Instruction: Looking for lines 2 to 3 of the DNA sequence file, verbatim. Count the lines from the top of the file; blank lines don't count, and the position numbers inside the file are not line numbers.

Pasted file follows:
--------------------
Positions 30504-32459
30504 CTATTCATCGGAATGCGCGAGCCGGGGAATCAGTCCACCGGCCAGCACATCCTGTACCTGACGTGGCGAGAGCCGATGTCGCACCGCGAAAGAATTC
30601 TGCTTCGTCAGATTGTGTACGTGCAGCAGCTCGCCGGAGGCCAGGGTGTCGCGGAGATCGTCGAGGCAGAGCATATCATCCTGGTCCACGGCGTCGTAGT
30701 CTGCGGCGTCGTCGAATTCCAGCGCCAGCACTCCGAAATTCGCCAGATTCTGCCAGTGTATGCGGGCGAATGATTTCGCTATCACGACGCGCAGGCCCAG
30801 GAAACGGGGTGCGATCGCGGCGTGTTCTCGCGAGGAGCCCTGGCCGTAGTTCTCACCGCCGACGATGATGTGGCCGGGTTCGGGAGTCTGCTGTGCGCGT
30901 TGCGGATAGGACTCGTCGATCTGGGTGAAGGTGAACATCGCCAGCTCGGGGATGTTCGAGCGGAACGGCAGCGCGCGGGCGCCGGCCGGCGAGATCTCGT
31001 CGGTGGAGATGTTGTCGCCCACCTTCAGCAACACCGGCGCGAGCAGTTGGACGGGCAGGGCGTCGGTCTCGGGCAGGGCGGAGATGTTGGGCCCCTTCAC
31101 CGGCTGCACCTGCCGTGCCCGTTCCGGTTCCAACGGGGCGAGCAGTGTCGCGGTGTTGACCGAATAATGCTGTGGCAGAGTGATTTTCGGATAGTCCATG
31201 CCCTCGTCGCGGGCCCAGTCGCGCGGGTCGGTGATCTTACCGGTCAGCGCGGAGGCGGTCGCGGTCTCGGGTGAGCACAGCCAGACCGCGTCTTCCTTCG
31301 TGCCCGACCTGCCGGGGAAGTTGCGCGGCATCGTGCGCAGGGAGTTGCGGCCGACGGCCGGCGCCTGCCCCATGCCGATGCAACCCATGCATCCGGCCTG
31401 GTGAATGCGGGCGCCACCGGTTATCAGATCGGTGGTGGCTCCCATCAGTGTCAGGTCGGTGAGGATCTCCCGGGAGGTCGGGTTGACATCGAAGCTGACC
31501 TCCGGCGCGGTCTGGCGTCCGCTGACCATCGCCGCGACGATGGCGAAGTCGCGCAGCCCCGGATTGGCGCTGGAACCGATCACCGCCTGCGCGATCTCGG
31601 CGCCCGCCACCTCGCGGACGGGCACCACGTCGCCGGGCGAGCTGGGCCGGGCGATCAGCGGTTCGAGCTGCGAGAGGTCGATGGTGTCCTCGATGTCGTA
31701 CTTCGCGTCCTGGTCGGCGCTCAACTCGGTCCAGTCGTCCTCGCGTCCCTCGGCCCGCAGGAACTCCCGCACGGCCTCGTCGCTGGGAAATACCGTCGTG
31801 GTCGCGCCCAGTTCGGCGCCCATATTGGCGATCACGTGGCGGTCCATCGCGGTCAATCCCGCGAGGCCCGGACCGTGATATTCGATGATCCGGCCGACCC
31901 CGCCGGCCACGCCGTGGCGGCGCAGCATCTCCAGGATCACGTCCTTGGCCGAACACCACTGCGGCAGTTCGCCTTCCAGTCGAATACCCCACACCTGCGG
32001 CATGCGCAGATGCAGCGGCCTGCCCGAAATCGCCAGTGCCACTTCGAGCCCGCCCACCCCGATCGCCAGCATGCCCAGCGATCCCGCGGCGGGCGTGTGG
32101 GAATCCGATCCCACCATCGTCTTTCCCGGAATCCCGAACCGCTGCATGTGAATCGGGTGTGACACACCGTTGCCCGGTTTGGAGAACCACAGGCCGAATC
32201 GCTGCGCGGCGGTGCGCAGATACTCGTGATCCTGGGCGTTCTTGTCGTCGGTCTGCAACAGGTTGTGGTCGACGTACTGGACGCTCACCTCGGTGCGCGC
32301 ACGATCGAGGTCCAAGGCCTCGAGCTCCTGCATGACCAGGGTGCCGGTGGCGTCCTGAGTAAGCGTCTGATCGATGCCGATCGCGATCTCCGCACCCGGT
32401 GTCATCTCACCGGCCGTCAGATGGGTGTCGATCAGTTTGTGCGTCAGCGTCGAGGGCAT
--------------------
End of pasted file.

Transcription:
30504 CTATTCATCGGAATGCGCGAGCCGGGGAATCAGTCCACCGGCCAGCACATCCTGTACCTGACGTGGCGAGAGCCGATGTCGCACCGCGAAAGAATTC
30601 TGCTTCGTCAGATTGTGTACGTGCAGCAGCTCGCCGGAGGCCAGGGTGTCGCGGAGATCGTCGAGGCAGAGCATATCATCCTGGTCCACGGCGTCGTAGT